Alfred Adler, a contemporary of Sigmund Freud's, was one of the first theorists to suggest that the order in which a child is born into a family affected their personality traits; leading to the middle child syndrome notion being born (excuse the pun). If we accept the notion as valid, can comparisons of this be drawn with the UK’s medium-sized businesses in 2014, in terms of how they are treated and their own behaviour?
Medium-sized businesses are the unsung heroes of the UK’s economy; they account for just 1% of firms, but generate 22% of revenue and 16% of employment. Despite this strong performance, very few make it to the FTSE and even fewer go on to dominate on a world stage. Do they suffer from their own form of middle child syndrome? Just look at the symptoms:
- Lack of attention – there are numerous funding schemes to help small businesses grow, but not much for medium-sized firms
- Overpowered by the elder sibling – they can struggle to compete on the same scale as their FTSE-sized cousins
- No recognition - Large enterprises are seen as the industry leaders, and small businesses are perceived as innovators with much promise, leaving medium-sized firms’ actions often overlooked
But mid-sized businesses are undoubtedly doing some fantastic work in helping grow the UK economy: if their potential was fully harnessed these businesses could contribute as much as £50bn to the economy by 2020. So to help realise this potential, and make the big step up in terms of size and stature, what barriers do they need to overcome?
When medium-sized firms look to grow, there are choices to be made around funding the process. While there is arguably a gap in the supply of long-term finance, a lack of skills and awareness of the right finance strategy to stimulate growth can often act as an inhibitor too.
This knowledge deficit means many rely too heavily on what they know works best; often meaning they play it safe in terms of their financial strategy. This is evident in a recent CBI survey which found 63% of firms don’t plan to broaden the range of funding they use over the next five years.
Attracting and retaining talent
As medium-sized businesses grow, ensuring employees are retained, and that the right calibre of talent can be attracted to join the business, is key. Their talent resources are often lost to both larger and smaller businesses, with employees either using them as a stepping-stone to move to the former, or developing their skills before going it alone as the latter.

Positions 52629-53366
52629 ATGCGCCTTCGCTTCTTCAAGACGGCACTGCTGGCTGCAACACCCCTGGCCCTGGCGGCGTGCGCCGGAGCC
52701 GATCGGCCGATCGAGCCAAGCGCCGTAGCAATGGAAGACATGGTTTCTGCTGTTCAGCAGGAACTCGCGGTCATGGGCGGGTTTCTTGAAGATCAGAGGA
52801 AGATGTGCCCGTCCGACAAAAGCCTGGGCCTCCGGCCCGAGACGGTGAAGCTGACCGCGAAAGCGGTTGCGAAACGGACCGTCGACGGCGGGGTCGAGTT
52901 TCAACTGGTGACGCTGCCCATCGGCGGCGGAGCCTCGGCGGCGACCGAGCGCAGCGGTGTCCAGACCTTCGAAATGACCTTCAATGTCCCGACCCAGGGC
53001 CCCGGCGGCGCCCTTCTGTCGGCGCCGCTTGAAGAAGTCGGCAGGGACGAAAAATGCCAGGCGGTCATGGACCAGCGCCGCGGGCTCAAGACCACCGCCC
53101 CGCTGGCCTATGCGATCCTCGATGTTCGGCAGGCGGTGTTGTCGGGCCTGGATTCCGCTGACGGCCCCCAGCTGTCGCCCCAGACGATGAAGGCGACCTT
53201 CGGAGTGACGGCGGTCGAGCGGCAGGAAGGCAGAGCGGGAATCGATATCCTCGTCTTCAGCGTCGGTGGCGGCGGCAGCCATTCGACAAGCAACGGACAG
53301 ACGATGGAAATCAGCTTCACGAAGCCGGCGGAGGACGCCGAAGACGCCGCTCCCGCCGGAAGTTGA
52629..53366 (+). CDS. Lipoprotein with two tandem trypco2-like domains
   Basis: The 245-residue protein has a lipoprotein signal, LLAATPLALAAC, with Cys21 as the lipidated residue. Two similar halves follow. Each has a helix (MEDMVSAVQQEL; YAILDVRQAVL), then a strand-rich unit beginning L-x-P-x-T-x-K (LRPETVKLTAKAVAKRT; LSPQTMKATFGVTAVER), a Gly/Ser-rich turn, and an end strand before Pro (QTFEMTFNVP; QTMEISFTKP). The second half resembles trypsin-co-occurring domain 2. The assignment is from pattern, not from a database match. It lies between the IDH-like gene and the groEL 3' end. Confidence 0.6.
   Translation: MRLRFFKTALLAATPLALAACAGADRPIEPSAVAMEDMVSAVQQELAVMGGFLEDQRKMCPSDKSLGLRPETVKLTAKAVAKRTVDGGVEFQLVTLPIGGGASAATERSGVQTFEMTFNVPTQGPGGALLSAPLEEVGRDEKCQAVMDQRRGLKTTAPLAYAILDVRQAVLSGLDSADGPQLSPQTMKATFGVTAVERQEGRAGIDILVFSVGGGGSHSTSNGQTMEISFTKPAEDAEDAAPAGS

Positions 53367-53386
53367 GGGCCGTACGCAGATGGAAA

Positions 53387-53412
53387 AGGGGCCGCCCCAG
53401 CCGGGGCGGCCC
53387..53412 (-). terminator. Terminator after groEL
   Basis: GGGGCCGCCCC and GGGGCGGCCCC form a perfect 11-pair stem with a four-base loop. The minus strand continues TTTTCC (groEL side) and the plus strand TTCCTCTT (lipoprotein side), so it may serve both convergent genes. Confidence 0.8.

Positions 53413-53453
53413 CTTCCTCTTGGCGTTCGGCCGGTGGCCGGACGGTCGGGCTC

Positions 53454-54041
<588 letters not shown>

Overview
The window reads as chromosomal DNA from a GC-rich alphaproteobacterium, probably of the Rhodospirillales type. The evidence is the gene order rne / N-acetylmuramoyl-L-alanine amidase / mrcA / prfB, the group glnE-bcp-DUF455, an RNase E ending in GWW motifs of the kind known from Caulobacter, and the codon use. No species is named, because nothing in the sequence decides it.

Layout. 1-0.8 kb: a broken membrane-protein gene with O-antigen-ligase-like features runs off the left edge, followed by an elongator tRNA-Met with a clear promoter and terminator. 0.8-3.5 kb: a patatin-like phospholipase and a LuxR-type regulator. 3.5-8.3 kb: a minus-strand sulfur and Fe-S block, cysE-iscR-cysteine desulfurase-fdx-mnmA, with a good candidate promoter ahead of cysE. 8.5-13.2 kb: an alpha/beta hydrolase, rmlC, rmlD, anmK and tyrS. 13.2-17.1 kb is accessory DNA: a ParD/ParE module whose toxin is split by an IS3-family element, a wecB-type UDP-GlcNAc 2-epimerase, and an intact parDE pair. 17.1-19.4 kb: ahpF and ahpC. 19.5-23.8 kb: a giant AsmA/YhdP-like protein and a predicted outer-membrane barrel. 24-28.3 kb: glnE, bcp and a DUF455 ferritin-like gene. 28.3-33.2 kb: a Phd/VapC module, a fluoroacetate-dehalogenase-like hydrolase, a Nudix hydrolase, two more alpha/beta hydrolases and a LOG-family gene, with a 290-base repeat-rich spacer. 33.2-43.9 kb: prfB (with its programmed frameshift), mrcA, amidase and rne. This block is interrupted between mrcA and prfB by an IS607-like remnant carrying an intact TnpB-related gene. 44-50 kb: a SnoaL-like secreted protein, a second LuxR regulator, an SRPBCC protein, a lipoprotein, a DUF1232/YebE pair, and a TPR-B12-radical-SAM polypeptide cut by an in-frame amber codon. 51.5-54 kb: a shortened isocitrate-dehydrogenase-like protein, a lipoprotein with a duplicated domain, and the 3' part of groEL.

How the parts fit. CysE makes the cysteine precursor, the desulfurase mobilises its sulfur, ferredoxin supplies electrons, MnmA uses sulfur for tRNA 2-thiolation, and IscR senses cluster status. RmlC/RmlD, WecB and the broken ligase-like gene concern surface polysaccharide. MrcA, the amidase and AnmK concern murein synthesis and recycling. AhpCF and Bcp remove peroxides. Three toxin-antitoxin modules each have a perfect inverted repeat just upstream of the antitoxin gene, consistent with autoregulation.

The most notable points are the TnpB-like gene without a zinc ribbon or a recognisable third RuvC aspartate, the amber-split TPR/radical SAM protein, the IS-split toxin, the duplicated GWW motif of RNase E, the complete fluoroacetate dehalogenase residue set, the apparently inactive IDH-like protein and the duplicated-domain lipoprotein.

For MSBs to grow, innovation and management talent is fundamental. Having a strong leadership team in place means the business stays focused in terms of vision, despite growth, which will continue to happen so long as innovators are retained.
Having bold ambitions
Maybe a product of the ‘middle-child’ treatment they receive, but owners of medium-sized firms often face a psychological block when it comes to taking the next step.
Given today’s volatile economy, erring on the side of caution is understandable, but firms need an element of boldness to push past that £100m mark – naturally, only if it is grounded in a sound business plan and driven with strong financial expertise.
While these barriers exist – and understandably so in many cases – they are by no means insurmountable. The temptation may be strong to assume that any change has to come solely from within – and to feel restricted by what that might require. In reality, growth comes not only from amplifying what you already have but also from smart partnerships. Whether this is financial expertise, external advice on management or understanding how best to utilise technology, pulling on a partner network to fill in the gaps is essential. Medium-sized firms can’t grow alone – but with the right support ecosystem in place, there’s no reason why they should have to.
- Richard Roberts is managing director, UK partner and commercial sales at Cisco